I have been spending a lot of time in the studio recently but you wouldn't know it from looking at the pictures on my blog. The problem is that most of the pieces I have been working on cannot be shown, either because they are Christmas gifts or, more likely, they are part of an upcoming competition or exhibit that prohibits publication of images before the event. Since this blog allows public access it qualifies under the publication ban.
One of the things I can now show is the book cover I made as part of the gift exchange for my fabric artist's group in Billings. The theme for the Christmas exchange is often chosen a year in advance and we then have 12 months to plan our creation. Even so, I would guess that most of the gifts, like mine, are constructed after the first of November or even later. The theme for this year was "book". We can interpret the theme however we wish and we do not have to stick with fabric in the creation, but it does have to be something made with our own hands. There is no requirement to participate and we often have a member or two who simply finds the season too busy to spend time on the gift exchange so they sit out a year. All along I had planned on making a book cover. I had doodled out several possibilities, all landscapes and was zeroing in on a final choice. Then, about September or so, it seemed like every book and magazine I picked up featured a new method or technique or design for making book covers. When I saw the one in the newest issue of Quilting Arts Magazine I knew I had to re-think my sketch. The technique shown looked like so much fun I just had to give it a go. The result is the cover shown here in the first four photos. The luscious texture is achieved by covering the whole thing with a layer of polyester organza, free-motion machine quilting over it all and then applying the heat gun to the surface to melt away the organza in places. Even though the article warns against making the piece too small I still managed to do so so I added a leaf of faux leather to the closure side. The cording used to make the closure was braided using a simple method I discovered in Bead and Button Magazine a few months ago.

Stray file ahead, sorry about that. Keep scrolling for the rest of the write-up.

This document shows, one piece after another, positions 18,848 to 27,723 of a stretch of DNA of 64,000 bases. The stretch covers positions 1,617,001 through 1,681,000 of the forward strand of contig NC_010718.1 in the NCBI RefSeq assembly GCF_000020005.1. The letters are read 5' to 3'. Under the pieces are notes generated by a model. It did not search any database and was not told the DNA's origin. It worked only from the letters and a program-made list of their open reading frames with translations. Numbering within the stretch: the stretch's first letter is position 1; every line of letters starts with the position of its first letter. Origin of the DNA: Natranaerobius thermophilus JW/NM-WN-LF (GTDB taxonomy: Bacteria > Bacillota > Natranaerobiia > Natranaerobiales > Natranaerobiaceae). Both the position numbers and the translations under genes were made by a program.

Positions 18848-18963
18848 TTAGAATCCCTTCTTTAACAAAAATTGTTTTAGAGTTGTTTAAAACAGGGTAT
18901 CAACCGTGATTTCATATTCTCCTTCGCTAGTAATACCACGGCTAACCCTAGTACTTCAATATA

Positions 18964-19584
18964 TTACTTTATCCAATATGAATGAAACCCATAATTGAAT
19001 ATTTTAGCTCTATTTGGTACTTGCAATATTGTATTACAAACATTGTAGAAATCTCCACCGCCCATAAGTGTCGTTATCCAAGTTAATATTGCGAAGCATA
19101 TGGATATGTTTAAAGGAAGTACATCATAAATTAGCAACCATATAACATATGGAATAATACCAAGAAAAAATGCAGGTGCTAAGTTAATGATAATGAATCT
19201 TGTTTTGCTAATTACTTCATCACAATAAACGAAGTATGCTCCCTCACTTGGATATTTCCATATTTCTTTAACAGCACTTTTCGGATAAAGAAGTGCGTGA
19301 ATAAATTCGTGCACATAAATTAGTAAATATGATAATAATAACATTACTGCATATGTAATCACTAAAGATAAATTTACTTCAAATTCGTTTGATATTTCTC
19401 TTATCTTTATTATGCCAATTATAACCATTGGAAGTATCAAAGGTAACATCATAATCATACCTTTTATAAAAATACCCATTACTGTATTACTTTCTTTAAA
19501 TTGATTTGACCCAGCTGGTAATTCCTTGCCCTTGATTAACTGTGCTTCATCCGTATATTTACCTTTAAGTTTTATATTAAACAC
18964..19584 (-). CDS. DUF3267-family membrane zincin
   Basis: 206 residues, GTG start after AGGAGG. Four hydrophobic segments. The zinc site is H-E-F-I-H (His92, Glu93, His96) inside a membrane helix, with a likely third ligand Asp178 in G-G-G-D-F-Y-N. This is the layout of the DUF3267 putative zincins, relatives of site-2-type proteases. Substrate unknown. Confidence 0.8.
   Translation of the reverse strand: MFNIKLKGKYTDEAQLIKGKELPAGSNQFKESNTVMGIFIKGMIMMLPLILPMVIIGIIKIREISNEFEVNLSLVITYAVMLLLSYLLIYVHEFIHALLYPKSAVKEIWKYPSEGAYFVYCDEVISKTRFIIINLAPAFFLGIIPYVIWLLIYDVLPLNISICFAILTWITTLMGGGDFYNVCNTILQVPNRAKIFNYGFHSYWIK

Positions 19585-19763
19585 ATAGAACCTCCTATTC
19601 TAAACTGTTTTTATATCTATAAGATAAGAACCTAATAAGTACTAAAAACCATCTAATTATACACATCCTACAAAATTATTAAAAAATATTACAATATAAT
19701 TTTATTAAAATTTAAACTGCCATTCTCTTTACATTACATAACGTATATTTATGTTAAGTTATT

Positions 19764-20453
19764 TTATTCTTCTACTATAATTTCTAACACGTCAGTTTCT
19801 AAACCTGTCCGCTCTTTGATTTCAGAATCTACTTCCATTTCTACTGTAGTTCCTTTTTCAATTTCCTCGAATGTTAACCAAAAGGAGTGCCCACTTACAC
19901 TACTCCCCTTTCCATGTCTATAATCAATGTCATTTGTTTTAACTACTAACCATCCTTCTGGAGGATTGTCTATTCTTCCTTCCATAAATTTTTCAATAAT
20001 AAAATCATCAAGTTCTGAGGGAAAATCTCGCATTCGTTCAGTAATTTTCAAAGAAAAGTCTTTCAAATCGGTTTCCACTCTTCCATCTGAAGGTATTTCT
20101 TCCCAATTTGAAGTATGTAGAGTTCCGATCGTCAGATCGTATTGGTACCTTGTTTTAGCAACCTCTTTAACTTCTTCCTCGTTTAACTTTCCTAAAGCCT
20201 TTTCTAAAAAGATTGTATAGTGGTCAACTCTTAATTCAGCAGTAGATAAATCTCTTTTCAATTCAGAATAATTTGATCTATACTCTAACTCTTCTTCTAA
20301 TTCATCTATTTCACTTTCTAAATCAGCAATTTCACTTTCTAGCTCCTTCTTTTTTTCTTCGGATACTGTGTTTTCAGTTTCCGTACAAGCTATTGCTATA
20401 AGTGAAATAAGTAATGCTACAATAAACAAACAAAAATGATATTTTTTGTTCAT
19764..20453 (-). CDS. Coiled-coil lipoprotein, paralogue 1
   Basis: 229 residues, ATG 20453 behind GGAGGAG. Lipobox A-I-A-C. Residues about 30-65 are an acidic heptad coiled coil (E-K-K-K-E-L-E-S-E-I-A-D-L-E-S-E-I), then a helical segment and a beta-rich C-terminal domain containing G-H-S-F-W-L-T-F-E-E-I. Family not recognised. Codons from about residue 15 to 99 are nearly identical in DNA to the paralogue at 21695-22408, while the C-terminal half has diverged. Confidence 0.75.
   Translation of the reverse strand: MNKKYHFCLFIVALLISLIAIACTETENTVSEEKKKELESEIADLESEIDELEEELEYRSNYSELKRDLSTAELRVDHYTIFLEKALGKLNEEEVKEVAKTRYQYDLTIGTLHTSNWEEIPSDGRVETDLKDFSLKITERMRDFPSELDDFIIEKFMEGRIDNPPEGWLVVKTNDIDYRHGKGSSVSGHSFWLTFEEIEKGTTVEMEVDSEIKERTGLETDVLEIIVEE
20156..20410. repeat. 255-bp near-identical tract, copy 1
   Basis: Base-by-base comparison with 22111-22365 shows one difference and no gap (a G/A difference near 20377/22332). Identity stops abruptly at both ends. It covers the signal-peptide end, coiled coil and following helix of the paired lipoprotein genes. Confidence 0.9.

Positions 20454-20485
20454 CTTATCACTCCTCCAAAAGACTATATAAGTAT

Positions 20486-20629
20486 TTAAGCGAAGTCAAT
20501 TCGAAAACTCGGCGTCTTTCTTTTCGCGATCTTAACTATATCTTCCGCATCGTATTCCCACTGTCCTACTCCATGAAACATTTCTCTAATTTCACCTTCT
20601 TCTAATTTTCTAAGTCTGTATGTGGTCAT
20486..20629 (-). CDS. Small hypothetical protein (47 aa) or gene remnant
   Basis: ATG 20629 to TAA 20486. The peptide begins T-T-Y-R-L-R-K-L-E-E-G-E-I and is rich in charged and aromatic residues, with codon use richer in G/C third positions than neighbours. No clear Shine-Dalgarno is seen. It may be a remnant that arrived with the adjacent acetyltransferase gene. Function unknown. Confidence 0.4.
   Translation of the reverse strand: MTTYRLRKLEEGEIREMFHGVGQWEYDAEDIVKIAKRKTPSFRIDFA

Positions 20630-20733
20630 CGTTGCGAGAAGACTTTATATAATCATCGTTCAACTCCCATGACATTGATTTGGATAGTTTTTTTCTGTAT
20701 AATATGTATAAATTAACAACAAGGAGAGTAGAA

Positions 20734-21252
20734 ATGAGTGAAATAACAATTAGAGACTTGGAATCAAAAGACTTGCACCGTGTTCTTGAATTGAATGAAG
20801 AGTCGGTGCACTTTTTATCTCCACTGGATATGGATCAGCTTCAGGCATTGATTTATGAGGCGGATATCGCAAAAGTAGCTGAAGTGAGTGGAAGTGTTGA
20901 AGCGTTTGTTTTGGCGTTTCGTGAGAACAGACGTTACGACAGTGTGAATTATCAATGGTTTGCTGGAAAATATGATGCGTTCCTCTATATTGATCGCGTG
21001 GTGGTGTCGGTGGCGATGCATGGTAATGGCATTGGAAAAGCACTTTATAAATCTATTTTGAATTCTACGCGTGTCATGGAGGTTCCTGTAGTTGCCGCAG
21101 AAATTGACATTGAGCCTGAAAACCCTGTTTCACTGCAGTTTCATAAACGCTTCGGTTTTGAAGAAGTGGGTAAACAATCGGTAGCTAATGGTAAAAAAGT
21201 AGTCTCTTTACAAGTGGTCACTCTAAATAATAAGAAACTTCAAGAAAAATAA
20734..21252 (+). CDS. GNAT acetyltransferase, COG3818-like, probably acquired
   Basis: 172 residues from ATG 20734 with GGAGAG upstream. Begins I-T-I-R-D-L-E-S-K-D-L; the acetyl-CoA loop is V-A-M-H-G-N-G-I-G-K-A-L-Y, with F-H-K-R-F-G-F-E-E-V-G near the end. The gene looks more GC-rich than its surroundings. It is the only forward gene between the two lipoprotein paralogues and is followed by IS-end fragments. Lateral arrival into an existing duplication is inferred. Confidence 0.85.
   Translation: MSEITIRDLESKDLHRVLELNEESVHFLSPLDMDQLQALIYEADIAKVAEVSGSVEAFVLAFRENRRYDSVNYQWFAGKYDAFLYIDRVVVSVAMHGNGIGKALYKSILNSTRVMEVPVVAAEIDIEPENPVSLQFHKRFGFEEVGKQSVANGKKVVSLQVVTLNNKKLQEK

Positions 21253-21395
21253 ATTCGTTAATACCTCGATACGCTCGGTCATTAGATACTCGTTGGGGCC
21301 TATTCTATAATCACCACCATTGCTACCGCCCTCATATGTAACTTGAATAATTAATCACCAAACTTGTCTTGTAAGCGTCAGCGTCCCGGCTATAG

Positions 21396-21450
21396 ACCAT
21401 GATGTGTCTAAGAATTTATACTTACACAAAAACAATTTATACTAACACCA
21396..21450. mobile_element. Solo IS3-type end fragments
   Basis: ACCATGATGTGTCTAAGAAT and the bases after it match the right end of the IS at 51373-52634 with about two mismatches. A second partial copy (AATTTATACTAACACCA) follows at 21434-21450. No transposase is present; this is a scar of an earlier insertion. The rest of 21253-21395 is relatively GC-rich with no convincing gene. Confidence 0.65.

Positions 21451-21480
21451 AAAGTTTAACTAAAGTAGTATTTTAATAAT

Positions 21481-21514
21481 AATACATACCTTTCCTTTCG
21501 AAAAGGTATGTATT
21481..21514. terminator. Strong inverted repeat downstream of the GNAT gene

The fun part of a gift exchange is, of course, the exchange part! We use a non-biased method of placing a number on each wrapped package and then drawing names out of a hat to see who goes home with what present. My gift went to Linda MacD. I in turn received a wonderful package from Brooke A that included the little gems shown here. The container is a deep shadow box and inside were three incredible pieces of art. The base of each was a page from an old book with the intriguing name of "Adventuresses and Adventurous Women". Inside each was a grouping of sharp objects: rose thorns in one, broken glass in another and pins and needles in the third. The theme of the grouping was "Quilting as a Blood Sport" and it was inspired by the hair-raising adventures of those of us who participated in this summer's artist's llama trek in the Beartooth Mountains. Each little miniature then has an extensive amount of stitching holding it all together.
Next year's theme has already been chosen. Jeanne K put forth the idea of "Time" which was adopted by all. I am already thinking of possibilities!